Bibler v. Stevenson

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Justia Opinion Summary

Jill Stevenson failed to stop at a stop sign at an intersection and collided with Gary Bibler. A police officer determined that the stop sign was significantly obstructed from a distance as a driver approached it. Bibler and his wife, Yvonne Bibler, filed a complaint alleging that Stevenson was negligent for failing to stop and that the City of Findlay was negligent for failing to ensure that the stop sign was visible. The trial court dismissed Findlay from the case, concluding that the City was entitled to statutory political subdivision immunity and that an exception to immunity did not apply in this case. The Biblers and Stevenson subsequently settled, and the Biblers appealed the grant of summary judgment in favor of Findlay. The Supreme Court reversed, holding that the City was not immune pursuant to Ohio Rev. Code 2744.02(B)(3) and was potentially amenable to liability. Remanded.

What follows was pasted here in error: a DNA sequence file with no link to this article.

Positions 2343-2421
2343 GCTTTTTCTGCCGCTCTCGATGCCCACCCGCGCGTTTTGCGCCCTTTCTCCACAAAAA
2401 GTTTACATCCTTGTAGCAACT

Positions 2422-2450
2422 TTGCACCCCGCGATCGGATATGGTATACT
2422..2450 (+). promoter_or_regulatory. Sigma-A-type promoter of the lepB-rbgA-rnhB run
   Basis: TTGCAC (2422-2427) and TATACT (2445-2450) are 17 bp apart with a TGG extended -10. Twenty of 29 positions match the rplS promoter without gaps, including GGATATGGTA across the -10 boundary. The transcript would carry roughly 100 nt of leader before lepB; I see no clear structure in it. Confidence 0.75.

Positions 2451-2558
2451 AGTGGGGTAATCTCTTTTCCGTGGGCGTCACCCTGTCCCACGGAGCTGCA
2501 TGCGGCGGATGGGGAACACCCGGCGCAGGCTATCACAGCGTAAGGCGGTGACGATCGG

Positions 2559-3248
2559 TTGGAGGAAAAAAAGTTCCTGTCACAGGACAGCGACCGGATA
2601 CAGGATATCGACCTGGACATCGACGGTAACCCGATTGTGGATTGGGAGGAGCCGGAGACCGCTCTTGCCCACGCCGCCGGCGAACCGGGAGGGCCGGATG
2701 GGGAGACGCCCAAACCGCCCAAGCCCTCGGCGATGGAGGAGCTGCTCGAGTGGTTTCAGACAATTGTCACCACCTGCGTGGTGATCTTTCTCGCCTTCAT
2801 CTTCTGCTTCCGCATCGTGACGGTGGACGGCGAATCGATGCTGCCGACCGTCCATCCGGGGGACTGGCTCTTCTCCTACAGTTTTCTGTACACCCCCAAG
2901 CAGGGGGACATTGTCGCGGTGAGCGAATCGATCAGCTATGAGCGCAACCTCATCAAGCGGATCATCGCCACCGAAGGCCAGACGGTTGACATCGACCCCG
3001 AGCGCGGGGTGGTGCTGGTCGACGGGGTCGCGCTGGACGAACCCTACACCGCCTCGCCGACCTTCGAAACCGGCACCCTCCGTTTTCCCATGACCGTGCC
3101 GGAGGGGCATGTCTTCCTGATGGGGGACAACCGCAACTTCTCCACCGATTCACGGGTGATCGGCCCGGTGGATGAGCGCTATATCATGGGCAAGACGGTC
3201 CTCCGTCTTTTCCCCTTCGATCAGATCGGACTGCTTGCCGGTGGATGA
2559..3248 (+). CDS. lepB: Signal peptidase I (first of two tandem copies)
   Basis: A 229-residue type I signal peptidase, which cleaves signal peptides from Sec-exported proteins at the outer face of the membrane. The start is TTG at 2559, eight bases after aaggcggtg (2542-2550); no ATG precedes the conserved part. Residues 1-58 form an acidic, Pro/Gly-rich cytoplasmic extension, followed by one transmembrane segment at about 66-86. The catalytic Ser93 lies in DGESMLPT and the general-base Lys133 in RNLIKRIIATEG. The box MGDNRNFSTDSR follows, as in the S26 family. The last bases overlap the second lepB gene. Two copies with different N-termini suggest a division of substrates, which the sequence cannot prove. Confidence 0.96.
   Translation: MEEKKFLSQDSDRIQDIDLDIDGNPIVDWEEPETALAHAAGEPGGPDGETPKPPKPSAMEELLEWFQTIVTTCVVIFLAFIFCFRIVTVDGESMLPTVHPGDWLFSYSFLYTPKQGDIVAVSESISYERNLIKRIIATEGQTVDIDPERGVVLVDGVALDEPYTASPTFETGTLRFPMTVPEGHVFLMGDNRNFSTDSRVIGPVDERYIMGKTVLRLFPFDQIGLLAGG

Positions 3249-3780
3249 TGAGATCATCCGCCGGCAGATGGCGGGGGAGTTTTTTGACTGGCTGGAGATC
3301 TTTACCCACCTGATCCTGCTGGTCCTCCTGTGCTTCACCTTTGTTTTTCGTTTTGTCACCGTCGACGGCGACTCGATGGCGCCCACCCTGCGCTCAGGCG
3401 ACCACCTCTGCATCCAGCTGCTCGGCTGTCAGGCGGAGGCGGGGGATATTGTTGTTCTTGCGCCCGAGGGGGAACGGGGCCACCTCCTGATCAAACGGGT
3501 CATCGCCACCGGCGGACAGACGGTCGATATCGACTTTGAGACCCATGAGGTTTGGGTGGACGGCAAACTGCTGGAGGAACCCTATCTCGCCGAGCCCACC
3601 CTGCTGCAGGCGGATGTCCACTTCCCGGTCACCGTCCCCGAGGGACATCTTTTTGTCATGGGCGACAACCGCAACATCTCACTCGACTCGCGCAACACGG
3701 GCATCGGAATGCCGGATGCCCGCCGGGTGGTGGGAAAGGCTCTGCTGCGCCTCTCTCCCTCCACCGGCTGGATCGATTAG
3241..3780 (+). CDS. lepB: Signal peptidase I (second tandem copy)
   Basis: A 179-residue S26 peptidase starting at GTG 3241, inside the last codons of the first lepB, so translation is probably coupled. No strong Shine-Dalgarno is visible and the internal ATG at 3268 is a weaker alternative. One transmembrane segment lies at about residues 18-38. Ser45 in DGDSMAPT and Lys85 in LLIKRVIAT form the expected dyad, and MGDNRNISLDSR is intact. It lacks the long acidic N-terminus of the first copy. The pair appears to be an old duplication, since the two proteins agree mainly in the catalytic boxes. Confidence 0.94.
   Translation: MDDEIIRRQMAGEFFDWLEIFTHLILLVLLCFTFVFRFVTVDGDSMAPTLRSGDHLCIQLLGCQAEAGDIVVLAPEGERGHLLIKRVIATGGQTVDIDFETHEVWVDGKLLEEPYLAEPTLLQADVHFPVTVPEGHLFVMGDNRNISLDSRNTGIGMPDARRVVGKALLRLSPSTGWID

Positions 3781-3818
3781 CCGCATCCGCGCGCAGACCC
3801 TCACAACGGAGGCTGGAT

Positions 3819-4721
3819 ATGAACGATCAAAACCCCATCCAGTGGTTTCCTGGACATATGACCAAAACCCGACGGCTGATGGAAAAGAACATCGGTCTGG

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[Until this opinion appears in the Ohio Official Reports advance sheets, it may be cited as Bibler v. Stevenson, Slip Opinion No. 2016-Ohio-8449.] NOTICE This slip opinion is subject to formal revision before it is published in an advance sheet of the Ohio Official Reports. Readers are requested to promptly notify the Reporter of Decisions, Supreme Court of Ohio, 65 South Front Street, Columbus, Ohio 43215, of any typographical or other formal errors in the opinion, in order that corrections may be made before the opinion is published. SLIP OPINION NO. 2016-OHIO-8449 BIBLER ET AL., APPELLANTS, v. STEVENSON ET AL.; THE CITY OF FINDLAY, APPELLEE. [Until this opinion appears in the Ohio Official Reports advance sheets, it may be cited as Bibler v. Stevenson, Slip Opinion No. 2016-Ohio-8449.] Sovereign immunity—R.C. 2744.02(B)(3)—Exception for negligent failure to keep public roads in repair—Stop sign allegedly obscured by tree foliage—R.C. 2744.01(H)—Definition of “public roads” includes traffic-control devices mandated by Ohio Manual of Uniform Traffic Control Devices—R.C. 4511.65—Mandatory erection of stop signs and other traffic-control devices by local authorities at roads that intersect with through highways— Municipality is not immune—Court of appeals’ judgment reversed and cause remanded. (No. 2015-1737—Submitted August 31, 2016—Decided December 29, 2016.) APPEAL from the Court of Appeals for Hancock County, No. 5-14-29, 2015-Ohio-3717. ________________ SUPREME COURT OF OHIO PFEIFER, J. I. Background {¶ 1} In May 2011, Jill Stevenson failed to stop at a stop sign at the intersection of Wilson Street and East Sandusky Street in Findlay. She collided with appellant Gary Bibler, who had the right-of-way while traveling on East Sandusky Street, which is a state through highway. Stevenson claims that she did not see the stop sign because it was blocked by tree foliage. An officer with the Findlay Police Department investigated and determined that the sign was significantly obstructed from a distance as a driver approached it. {¶ 2} Bibler and his wife, Yvonne Bibler, filed a complaint alleging that Stevenson was negligent for failing to stop and that appellee, the city of Findlay, was negligent for failing to ensure that the stop sign was visible. In ruling on Findlay’s motion for summary judgment, the trial court concluded that Findlay was entitled to statutory political-subdivision immunity and that the Biblers had not established that an exception to immunity applies. Accordingly, the court dismissed Findlay from the case. Subsequently, the Biblers and Stevenson settled the claims against her. {¶ 3} The Biblers appealed the grant of summary judgment in favor of Findlay, asserting that Findlay was not immune from liability. The court of appeals disagreed in a split decision, stating the “narrow question” as “whether the stop sign in this case is considered a ‘public road’ for the purposes of sovereign immunity” and concluding that “the answer is no.” 2015-Ohio-3717, 38 N.E.3d 952, ¶ 30 (3d Dist.). {¶ 4} We accepted the Biblers’ discretionary appeal. 144 Ohio St.3d 1504, 2016-Ohio-652, 45 N.E.2d 1049. 2 January Term, 2016 II. Analysis A. R.C. Chapter 2744 and related definitions {¶ 5} R.C. Chapter 2744 sets forth the circumstances under which political subdivisions, acting through their employees, are susceptible to suit in tort. {¶ 6} R.C. 2744.02(B)(3), as relevant to this case, states that “political subdivisions are liable for injury, death, or loss to person or property caused by their negligent failure to keep public roads in repair and other negligent failure to remove obstructions from public roads * * *.” This is the only statute under which the Biblers assert that Findlay is liable. {¶ 7} R.C. 4511.01(QQ) defines “[t]raffic control device” as a “sign, signal, marking, or other device used to regulate, warn, or guide traffic, placed on, over, or adjacent to a street * * * by authority of a public agency or official having jurisdiction * * *.” Under this provision, a stop sign is a traffic-control device. {¶ 8} R.C. 2744.01(H) defines “[p]ublic roads” as “public roads, highways, streets, avenues, alleys, and bridges within a political subdivision.” R.C. 2744.01(H) also states that “[p]ublic roads” do not include “berms, shoulders, rights-of-way, or traffic control devices unless the traffic control devices are mandated by the Ohio manual of uniform traffic control devices.” This provision clearly demarcates the central issue: the stop sign falls outside the definition of a public road unless it is “mandated by the Ohio manual of uniform traffic control devices” (“OMUTCD”). {¶ 9} R.C. 4511.65(A) states that “stop signs, yield signs, or traffic control signals shall be erected at all intersections with * * * through highways * * * by local authorities as to highways under their jurisdiction * * *.” This provision is part of the Revised Code, it is not part of the OMUTCD. B. When is a traffic-control device mandated? {¶ 10} Based on the statutory scheme governing this case, Findlay is immune from liability unless it negligently failed to keep a public road in repair. 3 SUPREME COURT OF OHIO R.C. 2744.02(B)(3). No other basis for Findlay’s potential liability has been proffered. {¶ 11} We believe that the court of appeals properly focused on whether the traffic-control device at issue, a stop sign, was mandated. The only aspect of the public road that is in question is the stop sign. Pursuant to R.C. 2744.01(H), a stop sign is excluded from the definition of a public road unless it is mandated by the OMUTCD. {¶ 12} The court of appeals correctly determined that a stop sign was mandated at the intersection by R.C. 4511.65. East Sandusky Street in Findlay is also State Route 586. Neither party disputes that East Sandusky Street is a state through highway nor that Findlay is responsible for the traffic-control devices used at the intersection of East Sandusky Street and Wilson Street. R.C. 4511.65(C) states that local authorities need not erect a stop sign at a through-highway intersection if the intersection is constructed “to permit traffic to safely enter a through highway without coming to a stop.” The intersection in this case has a stop sign on Wilson Street. {¶ 13} R.C. 4511.11(A) provides: Local authorities in their respective jurisdictions shall place and maintain traffic control devices in accordance with the department of transportation manual of uniform system of traffic control devices, adopted under section 4511.09 of the Revised Code, upon highways under their jurisdiction as are necessary to indicate and to carry out section 4511.01 to 4511.76 and 4511.99 of the Revised Code, local traffic ordinances, or to regulate, warn, or guide traffic. 4 January Term, 2016 {¶ 14} However essential stop signs are to safety and efficiency, we do not disagree with the statement made by the court of appeals in that case that nothing in the version of the OMUTCD that was in place when the accident occurred specifically and affirmatively indicated that the erection of any stop sign is ever mandatory. See, e.g., OMUTCD Section 2B.05 (2005 Ed., Revision 2) (stating that stop signs “should” be used in certain situations). To be blunt, we would consider this omission indefensible but for R.C. 4511.65(A) and 4511.11(A), which clearly contemplate the mandatory nature of stop signs or other traffic-control devices at intersections involving through highways. (“Through highways” are not defined in the OMUTCD; they are defined in R.C. 4511.65(A).) {¶ 15} The OMUTCD does not exist in a vacuum. It is a creature of the Revised Code, it is subservient to the Revised Code, and it necessarily incorporates the Revised Code. Its drafters were, of course, aware of the mandatory language of R.C. 4511.65(A) and knew that it relates to the application and placement of stop signs. In fact, Section 2B.05 of the version of the OMUTCD at issue in this case, titled “STOP Sign Applications” (capitalization sic), specifically refers to R.C. 4511.65 and also refers to an appendix to the OMUTCD that contains the full text of that statute. That the relevant version of the OMUTCD did not explicitly state that the placement of stop signs at intersections involving through highways is mandated does not cause R.C. 4511.65 to disappear or somehow become other than mandatory. (Although we focus on “stop signs” because a stop sign is the key factor in this case, R.C. 4511.65(A) refers to “stop signs, yield signs, [and] traffic control signals.”) {¶ 16} The OMUTCD cannot override the clear mandates of a provision of the Revised Code. Instead, its drafters are authorized and obligated to carry out the requirements of “section 4511.01 to 4511.76 and 4511.99 of the Revised Code.” R.C. 4511.11(A). One of the requirements of R.C. 4511.01 through 4511.76 is the requirement in R.C. 4511.65(A) for the mandatory erection of stop signs (or some 5 SUPREME COURT OF OHIO other traffic-control device) at intersections involving through highways, subject to certain limited exceptions that are not applicable here. {¶ 17} That the version of the OMUTCD at issue in this case mistakenly, inadvertently, or intentionally did not precisely align with the language of R.C. 4511.65 when discussing the application and placement of stop signs does not mean that the stop sign in question was not mandated. Clearly it was. R.C. 4511.65(A). Because the stop sign was mandated, it is not excluded from the definition of a public road with respect to R.C. 2744.02(B)(3). {¶ 18} The OMUTCD is simply the format by which authorities in political subdivisions are made aware of how to comply with statutes, it does not undermine the underlying empowering statutes. How could it? Its drafters have only the authority that was delegated to them, which is to carry out the requirements of R.C. 4511.65 along with many other statutory provisions. C. Summary judgment {¶ 19} This case was decided on a motion for summary judgment. Summary judgment may be granted when “(1) [n]o genuine issue as to any material fact remains to be litigated; (2) the moving party is entitled to judgment as a matter of law; and (3) it appears from the evidence that reasonable minds can come to but one conclusion, and viewing such evidence most strongly in favor of the party against whom the motion for summary judgment is made, that conclusion is adverse to that party.” M.H. v. Cuyahoga Falls, 134 Ohio St.3d 65, 2012-Ohio-5336, 979 N.E.2d 1261, ¶ 12, quoting Temple v. Wean United, Inc., 50 Ohio St.2d 317, 327, 364 N.E.2d 267 (1977), citing Civ.R. 56(C). 6 January Term, 2016 {¶ 20} Viewing the evidence most strongly in favor of the Biblers in light of the legal principles applicable to this case, it is apparent that Findlay has not established that it is entitled to judgment as a matter of law regarding its immunity and that reasonable minds could not come to the singular conclusion that Findlay is not liable. The stop sign in this case falls within the definition of a public road, and the accident allegedly occurred because the stop sign was not in repair and was obstructed. Accordingly, we conclude that Findlay is not immune pursuant to R.C. 2744.02(B)(3) and is potentially amenable to liability. III. Conclusion {¶ 21} We conclude that Findlay is not immune. We express no opinion about whether Findlay is liable. {¶ 22} We reverse the judgment of the court of appeals and remand the cause to the trial court for further proceedings consistent with this opinion. Judgment reversed and cause remanded. O’CONNOR, C.J., and O’NEILL, JJ., concur. O’DONNELL, J., concurs in judgment only. LANZINGER, J., dissents, with an opinion joined by KENNEDY and FRENCH, JJ. _________________ LANZINGER, J., dissenting. {¶ 23} This case presents a concrete example of how statutory immunity functions in Ohio. Appellants, Gary and Yvonne Bibler, ask us to read R.C. Chapter 4511, which establishes traffic laws related to the operation of motor vehicles, and R.C. Chapter 2744, which sets forth the tort liability of political subdivisions, as an interrelated body of law. The lead opinion adopts this position. But the scope of a political subdivision’s statutory duties is separate from and independent of its tort liability. 7 SUPREME COURT OF OHIO {¶ 24} The default position in R.C. Chapter 2744 is that political subdivisions are immune from liability and that they are liable only when the circumstances fall under one of the exceptions enumerated in that chapter of the Revised Code. In previously considering R.C. 2744.02(B)(3), we have recognized that the General Assembly’s intent in amending the statute “was not whimsy but a deliberate effort to limit political subdivisions’ liability for injuries and deaths on their roadways.” Howard v. Miami Twp. Fire Div., 119 Ohio St.3d 1, 2008-Ohio2792, 891 N.E.2d 311, ¶ 26. We must accordingly apply the exceptions to statutory immunity that the General Assembly has specified in R.C. 2744.02(B) strictly as written. {¶ 25} R.C. 2744.02(B)(3), subject to a limited exception that is inapplicable here, provides that “political subdivisions are liable for injury, death, or loss to person or property caused by their negligent failure to keep public roads in repair and other negligent failure to remove obstructions from public roads.” R.C. 2744.01(H) specifies that “ ‘[p]ublic roads’ does not include berms, shoulders, rights-of-way, or traffic control devices unless the traffic control devices are mandated by the Ohio manual of uniform traffic control devices.” (Emphasis added.) Thus, mandatory traffic-control devices that are negligently maintained may remove a political subdivision’s immunity and cause it to be subject to liability only when the terms of R.C. 2744.01(H) are met. {¶ 26} In the version of the Ohio Manual of Uniform Traffic Control Devices (“the Manual”) effective at the time of the accident in this case, Section 2B.05 provided: STOP signs should be used if engineering judgment indicates that one or more of the following conditions exist: 8 January Term, 2016 A. Intersection of a less important road with a main road where application of the normal right-of-way rule would not be expected to provide reasonable compliance with the law; B. Street entering a through highway or street (O.R.C. Section 4511.65 provides information on through highways (see Appendix B2)); C. Unsignalized intersection in a signalized area; and/or D. High speeds, restricted view, or crash records indicate a need for control by the STOP sign. (Capitalization sic; emphasis added.) This is not mandatory language. Unlike other portions of the Manual that use the word “shall,” this section uses the permissive, nonmandatory “should” for the instruction on the installation of stop signs as presented by this case’s factual scenario. The Manual does not mandate the use of a stop sign in this situation. Thus, as an unmandated traffic-control device, a stop sign is not within R.C. 2744.01(H)’s definition of a public road. There accordingly is no exception to immunity under R.C. 2744.02(B)(3), and the city of Findlay is not liable. {¶ 27} The lead opinion concludes that traffic-control devices required by R.C. 4511.65(A) are not excluded from the definition of a public road under R.C. 2744.01(H). Lead opinion at ¶ 11. But R.C. 2744.01(H) incorporates only the Manual into its definition of public roads. It does not incorporate R.C. 4511.65.1 Therefore, regardless of whether the lead opinion is correct that R.C. 4511.65(A) 1 While the duties of appellee, the city of Findlay, under R.C. 4511.65 should not be relevant to the immunity analysis, the city argues that “R.C. 4511.65 does not mandate the installation or maintenance of traffic control devices” but instead “provides the manner in which a state route becomes designated as a through highway.” The city also notes that R.C. 4511.65(A) allows the director of the Ohio Department of Transportation to omit stop signs on roadways intersecting with through highways under the director’s jurisdiction when “circumstances warrant” and argues that this provision means that under R.C. 4511.65, a stop sign can never be considered to be “mandated.” 9 SUPREME COURT OF OHIO mandated that the city erect a stop sign at the intersection at issue here, the existence of that statutory duty cannot trigger tort liability. Indeed, R.C. 2744.02(B)(5) specifies that “[c]ivil liability shall not be construed to exist under another section of the Revised Code merely because that section imposes a responsibility or mandatory duty upon a political subdivision * * *.” For liability to exist, the exception to immunity must be enunciated in R.C. Chapter 2744. The General Assembly has not done so in this regard. {¶ 28} While some may argue that it is counterintuitive for one section of the Revised Code to impose a mandatory duty upon a political subdivision while another section appears to allow the political subdivision to fail in that duty with impunity, this is the choice the General Assembly has made. Because the stop sign here is excluded from R.C. 2744.01(H)’s definition of public roads, R.C. 2744.02(B)(3) does not apply. {¶ 29} I respectfully dissent from the court’s decision and would affirm the judgment of the Third District Court of Appeals. KENNEDY and FRENCH, JJ., concur in the foregoing opinion. _________________ Drake, Phillips, Kuenzli & Clark, William E. Clark, and Zachary J. Barger, for appellants. Donald Rasmussen, Findlay Law Director; and Allain Legal, Ltd., Eric M. Allain, and William F. Schmitz, for appellee. _________________ 10